#8

You should seek professional help for your depression. It’s a physical illness that goes well beyond just feeling sad. Demotivation, difficulty concentrating, poor self-image, and impaired memory are all part and parcel with depression, and all of these will impede your learning.


#9

Another guy from Belgium! :slight_smile:

I can’t speak for the coding part

But I know a thing or two about depression. You’ve already done a great job by expressing your thoughts.

It’s important to focus on the things you love, maybe coding is one of them.

I know it’s easy to say but don’t overthink. Just focus on your main goal: get good at what you’re doing and try to enjoy the things you’ve learnt.

I’m sure if you’re able to create a few nice apps, and make publicity (linkedin, facebook,…) you may find something! Just don’t give up already.

Maybe you can find another temporary job to have a salary.

Good luck my coding compatriot!


#10

Don’t worry.

The best programmer I knew had a grade 10 education and some on the job training…
There are many smart people without a degree.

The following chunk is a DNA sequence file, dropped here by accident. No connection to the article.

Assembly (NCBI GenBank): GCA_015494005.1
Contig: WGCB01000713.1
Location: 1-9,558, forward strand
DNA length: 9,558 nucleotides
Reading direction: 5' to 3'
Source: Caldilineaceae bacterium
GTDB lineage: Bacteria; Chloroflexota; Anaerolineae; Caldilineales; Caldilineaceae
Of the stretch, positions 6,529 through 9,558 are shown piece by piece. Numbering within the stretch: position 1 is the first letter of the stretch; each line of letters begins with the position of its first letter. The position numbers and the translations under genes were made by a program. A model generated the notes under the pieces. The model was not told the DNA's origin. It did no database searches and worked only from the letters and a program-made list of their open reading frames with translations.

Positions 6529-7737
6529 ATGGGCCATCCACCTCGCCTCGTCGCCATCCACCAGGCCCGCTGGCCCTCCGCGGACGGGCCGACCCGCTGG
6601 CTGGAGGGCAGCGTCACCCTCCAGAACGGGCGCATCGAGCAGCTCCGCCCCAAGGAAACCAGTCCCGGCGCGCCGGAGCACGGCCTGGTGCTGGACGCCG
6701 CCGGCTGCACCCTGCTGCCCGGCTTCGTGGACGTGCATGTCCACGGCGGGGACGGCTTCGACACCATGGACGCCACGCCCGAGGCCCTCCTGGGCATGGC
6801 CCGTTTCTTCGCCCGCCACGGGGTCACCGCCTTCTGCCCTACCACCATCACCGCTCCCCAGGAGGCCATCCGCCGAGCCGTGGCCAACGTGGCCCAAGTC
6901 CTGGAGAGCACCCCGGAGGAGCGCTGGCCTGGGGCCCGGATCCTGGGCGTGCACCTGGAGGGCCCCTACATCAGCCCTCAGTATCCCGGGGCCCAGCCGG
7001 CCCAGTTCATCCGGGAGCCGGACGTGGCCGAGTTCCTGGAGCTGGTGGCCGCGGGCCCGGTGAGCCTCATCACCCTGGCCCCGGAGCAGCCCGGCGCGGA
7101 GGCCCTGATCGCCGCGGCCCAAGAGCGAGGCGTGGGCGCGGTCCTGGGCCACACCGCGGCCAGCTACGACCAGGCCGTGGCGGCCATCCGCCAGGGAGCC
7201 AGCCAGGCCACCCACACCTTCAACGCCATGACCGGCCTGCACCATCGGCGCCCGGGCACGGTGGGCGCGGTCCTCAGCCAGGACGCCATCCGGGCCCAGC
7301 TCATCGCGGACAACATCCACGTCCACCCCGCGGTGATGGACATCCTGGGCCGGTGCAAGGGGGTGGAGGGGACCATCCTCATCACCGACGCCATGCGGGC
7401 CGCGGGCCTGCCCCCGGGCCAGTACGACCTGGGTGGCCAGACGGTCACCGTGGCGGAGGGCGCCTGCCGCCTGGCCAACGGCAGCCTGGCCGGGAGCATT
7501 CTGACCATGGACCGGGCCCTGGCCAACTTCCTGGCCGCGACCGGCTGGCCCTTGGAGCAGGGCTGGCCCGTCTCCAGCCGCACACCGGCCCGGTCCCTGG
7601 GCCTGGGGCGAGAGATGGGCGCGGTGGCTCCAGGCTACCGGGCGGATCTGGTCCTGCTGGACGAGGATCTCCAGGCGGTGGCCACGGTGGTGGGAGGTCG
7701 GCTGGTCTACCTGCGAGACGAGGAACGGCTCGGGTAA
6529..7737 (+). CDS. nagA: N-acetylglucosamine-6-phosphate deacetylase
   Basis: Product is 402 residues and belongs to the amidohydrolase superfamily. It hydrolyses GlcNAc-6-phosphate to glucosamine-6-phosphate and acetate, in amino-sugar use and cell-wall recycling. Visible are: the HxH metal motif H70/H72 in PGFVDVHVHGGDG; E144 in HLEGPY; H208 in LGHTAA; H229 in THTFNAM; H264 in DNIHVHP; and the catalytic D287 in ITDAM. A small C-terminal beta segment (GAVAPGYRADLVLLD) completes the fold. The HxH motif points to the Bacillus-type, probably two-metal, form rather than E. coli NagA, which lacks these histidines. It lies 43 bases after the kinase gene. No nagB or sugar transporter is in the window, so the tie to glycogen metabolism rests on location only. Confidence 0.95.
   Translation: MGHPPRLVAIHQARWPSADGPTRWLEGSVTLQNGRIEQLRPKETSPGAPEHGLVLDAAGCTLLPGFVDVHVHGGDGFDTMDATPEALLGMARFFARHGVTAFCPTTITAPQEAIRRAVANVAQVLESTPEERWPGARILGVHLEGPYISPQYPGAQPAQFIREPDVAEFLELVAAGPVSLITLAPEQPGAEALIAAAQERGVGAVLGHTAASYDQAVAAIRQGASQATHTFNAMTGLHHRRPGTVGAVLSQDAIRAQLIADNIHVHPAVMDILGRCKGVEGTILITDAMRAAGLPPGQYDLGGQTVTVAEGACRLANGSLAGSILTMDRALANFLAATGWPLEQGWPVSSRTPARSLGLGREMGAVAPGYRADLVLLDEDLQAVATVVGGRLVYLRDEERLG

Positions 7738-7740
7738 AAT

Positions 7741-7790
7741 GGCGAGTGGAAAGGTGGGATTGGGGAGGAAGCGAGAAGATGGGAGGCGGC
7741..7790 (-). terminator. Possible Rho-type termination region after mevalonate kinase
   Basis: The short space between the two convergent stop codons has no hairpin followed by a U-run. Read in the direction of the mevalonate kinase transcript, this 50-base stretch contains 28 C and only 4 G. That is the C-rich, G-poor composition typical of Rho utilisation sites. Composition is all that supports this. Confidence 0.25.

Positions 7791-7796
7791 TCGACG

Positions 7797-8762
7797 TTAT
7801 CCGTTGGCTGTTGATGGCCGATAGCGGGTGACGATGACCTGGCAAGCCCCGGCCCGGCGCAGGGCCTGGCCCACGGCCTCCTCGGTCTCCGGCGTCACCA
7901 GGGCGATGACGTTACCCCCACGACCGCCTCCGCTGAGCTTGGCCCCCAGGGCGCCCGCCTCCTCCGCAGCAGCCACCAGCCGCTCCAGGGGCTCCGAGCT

My career was all about doing different business solutions.
Financial planning,
Depreciation studies
Mapping systems
Feedlot management systems
Property management systems
Search engine development.

I ran for political office in 1993 and at a forum of grade 5 and 6 kids…
I told them not to worry… Anyone of them with a grade 8 could sit beside me and easily learn the apps that I have worked on. They Cheered me. Because they knew I was telling them the truth.
Education is way over blown. Practical experience kicks butt.
Along the way I had some spectacular successes. Most of which were because those that I worked for were very forthcoming with their knowledge. A few beers helped…


#11

conduct a research about your company


#12

Hello!